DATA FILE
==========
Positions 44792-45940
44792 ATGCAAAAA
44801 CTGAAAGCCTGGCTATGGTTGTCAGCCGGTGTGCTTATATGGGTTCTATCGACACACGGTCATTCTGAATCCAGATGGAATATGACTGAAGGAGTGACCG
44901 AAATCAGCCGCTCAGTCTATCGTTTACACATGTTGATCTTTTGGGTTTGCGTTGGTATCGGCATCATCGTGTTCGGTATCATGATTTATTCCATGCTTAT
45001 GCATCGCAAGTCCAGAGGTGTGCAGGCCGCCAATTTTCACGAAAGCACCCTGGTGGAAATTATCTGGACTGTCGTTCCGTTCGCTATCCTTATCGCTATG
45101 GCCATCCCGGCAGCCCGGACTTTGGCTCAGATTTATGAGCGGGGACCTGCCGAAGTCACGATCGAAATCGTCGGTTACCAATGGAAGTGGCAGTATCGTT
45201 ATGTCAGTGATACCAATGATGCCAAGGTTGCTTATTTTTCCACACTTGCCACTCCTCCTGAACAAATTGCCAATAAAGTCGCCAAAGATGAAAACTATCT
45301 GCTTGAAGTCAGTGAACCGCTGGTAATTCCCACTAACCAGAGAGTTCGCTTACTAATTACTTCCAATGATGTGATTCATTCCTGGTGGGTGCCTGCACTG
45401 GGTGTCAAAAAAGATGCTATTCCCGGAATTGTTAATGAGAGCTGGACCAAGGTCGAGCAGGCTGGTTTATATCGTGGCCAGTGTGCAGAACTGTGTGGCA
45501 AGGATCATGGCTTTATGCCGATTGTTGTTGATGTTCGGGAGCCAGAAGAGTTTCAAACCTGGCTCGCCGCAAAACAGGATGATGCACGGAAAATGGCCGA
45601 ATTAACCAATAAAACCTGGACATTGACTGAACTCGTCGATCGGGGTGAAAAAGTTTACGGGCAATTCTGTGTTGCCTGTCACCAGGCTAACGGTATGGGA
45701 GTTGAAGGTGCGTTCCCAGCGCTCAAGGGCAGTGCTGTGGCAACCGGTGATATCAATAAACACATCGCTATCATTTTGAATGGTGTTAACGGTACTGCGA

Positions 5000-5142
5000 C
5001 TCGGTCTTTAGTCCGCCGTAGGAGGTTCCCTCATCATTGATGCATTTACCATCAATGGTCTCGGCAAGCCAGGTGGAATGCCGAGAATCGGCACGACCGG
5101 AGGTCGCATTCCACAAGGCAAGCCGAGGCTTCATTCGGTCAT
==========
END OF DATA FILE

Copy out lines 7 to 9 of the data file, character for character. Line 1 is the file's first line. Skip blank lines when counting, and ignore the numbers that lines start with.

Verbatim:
45201 ATGTCAGTGATACCAATGATGCCAAGGTTGCTTATTTTTCCACACTTGCCACTCCTCCTGAACAAATTGCCAATAAAGTCGCCAAAGATGAAAACTATCT
45301 GCTTGAAGTCAGTGAACCGCTGGTAATTCCCACTAACCAGAGAGTTCGCTTACTAATTACTTCCAATGATGTGATTCATTCCTGGTGGGTGCCTGCACTG
45401 GGTGTCAAAAAAGATGCTATTCCCGGAATTGTTAATGAGAGCTGGACCAAGGTCGAGCAGGCTGGTTTATATCGTGGCCAGTGTGCAGAACTGTGTGGCA